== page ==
This is the glossary for The Chef Life, I will do my best to include definitions as I use them on the site. If you have any suggestions for words that require clarification, comment and I will make sure to provide a description here.



Blanch: The process of partially cooking an item by submerging it in rapidly boiling water. It is important to shock the item in an ice bath once it has reached its desired state to stop the cooking process immediately.

Boil: The state of a liquid that has large rolling bubbles in it. Technically speaking the temperature of the liquid is at or above 212 degrees Fahrenheit.


Court Bouillon: A flavoured broth used for poaching many items, usually seafood. A recipe for a classic court bouillon is 4 L of water, 1/4 cup salt, 1 cup white wine, 1 white onion, 1 celery stalk, 1 carrot, 1 lemon and a sachet. Bring these items to a boil, reduce to a simmer for 30 minutes, then strain. For a more astringent flavour, add 1/2 cup of white vinegar.




Fine Mesh Strainer: a tool used for sifting, passing, or straining items. It is dish shaped, with a handle.

Flour (verb): I mean sprinkle with all purpose flour unless otherwise specified. If it is a surface, take a pinch of flour in your hand and at a low angle throw it against the surface so that it spreads.

Fold: A method of combining ingredients. Place the ingredients to be folded together into a s/s bowl. With the edge of a spatula, start in the middle of the ingredients and pull to the edge of the bowl. Turn the spatula, scooping the ingredients as you move the s/s bowl in a counter-clockwise motion, lifting the scooped ingredients into the center of the bowl. Repeat until the ingredients have been incorporated.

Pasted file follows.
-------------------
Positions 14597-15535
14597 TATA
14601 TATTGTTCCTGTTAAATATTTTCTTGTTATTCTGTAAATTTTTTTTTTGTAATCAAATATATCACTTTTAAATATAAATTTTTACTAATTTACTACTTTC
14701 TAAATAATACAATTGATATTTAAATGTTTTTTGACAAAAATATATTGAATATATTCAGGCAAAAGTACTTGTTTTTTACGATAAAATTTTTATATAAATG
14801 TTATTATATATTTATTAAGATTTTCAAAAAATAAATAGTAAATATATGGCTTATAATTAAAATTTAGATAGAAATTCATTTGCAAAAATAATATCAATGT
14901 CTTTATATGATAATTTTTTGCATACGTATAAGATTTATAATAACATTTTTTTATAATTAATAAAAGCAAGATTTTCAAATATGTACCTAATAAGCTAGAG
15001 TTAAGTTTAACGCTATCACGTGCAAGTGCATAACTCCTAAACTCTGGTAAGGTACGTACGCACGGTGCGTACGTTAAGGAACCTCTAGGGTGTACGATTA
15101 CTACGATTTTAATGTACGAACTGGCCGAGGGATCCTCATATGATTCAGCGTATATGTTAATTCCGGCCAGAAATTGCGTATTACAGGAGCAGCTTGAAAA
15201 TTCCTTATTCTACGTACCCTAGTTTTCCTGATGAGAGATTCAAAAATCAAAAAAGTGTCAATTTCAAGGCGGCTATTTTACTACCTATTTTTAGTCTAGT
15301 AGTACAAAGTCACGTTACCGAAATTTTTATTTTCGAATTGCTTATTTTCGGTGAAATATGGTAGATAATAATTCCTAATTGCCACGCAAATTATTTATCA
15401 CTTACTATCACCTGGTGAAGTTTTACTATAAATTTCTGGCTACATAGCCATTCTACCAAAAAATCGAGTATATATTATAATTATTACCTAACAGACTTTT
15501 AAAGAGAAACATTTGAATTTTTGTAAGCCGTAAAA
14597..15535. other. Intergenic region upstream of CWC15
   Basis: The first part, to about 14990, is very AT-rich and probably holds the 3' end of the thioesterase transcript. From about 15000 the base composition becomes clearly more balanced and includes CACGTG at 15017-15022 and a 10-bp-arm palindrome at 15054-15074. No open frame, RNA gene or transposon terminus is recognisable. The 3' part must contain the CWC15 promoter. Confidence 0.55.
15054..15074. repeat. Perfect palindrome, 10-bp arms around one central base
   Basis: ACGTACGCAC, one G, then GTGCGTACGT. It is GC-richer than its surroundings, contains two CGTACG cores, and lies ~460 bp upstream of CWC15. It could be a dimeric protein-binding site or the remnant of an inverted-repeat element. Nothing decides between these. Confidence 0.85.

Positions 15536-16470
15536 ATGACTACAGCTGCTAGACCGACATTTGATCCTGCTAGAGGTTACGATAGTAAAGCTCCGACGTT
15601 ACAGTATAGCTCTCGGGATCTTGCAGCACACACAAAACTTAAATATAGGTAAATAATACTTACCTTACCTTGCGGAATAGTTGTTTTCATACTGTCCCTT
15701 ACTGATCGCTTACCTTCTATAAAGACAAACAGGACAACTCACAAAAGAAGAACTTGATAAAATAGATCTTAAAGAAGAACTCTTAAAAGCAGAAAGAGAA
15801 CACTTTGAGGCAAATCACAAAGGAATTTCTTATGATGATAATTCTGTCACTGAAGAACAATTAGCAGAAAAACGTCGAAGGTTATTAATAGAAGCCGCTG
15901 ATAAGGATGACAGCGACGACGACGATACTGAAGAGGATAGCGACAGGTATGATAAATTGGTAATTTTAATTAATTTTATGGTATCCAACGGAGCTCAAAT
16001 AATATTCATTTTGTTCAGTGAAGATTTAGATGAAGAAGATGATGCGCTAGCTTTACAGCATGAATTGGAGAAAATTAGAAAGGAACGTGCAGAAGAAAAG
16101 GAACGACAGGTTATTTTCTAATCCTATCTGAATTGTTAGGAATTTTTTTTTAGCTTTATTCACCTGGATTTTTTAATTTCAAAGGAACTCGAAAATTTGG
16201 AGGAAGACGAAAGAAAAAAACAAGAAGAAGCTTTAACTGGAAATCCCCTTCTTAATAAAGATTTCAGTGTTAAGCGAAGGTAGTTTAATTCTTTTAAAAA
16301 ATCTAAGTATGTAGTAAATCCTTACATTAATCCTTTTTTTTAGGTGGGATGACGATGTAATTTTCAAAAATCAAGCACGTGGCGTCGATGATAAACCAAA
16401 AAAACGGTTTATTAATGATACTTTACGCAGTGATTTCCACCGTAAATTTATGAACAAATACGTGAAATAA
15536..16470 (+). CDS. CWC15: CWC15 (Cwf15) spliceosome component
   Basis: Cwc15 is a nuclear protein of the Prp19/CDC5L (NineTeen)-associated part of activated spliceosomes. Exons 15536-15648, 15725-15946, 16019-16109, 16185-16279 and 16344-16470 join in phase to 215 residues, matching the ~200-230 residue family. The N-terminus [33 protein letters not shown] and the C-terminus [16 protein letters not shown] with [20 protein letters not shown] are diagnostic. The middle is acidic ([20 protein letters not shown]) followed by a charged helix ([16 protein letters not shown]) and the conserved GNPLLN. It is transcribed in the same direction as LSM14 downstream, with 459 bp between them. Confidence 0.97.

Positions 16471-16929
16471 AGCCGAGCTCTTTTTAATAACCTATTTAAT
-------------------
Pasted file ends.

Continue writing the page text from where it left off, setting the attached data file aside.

Granulated sugar: better known as white sugar.



Ice Bath: A mixture of ice, water and a pinch of salt used to stop an item from overcooking or to refresh an item.







Offset Spatula: A thin metal spatula that has a raised handle. It is roughly in the same shape as the letter Z though elongated. Used for lifting delicate ingredients/items and for icing cakes.


Peak: The pointed mound created from whipping an ingredient. Lift the whipping tool out of the ingredient and observe the result, this will create a peak.

Poaching: A wet cooking method where a food item is completely submerged in a flavoured liquid. The liquid should be just under a boiling point, technically speaking it should be between 160-180 degrees Fahrenheit. Keep in mind that when you submerge your item in the poaching liquid, the temperature of the liquid will drop so it is best to heat the liquid to the higher temperature to begin.



Roast: A dry heat method of cooking food in an oven. Typically the period of time the food spends in the oven is relatively long.


S/S: short-hand for stainless steel.

Sachet: A mixture of herbs and spices wrapped in cheesecloth added to a stock or sauce. A classic sachet added to any stock contains parsley stems, peppercorns, bay leaf and thyme (fresh preferred, dried if necessary).

Set: When something is not jiggly anymore.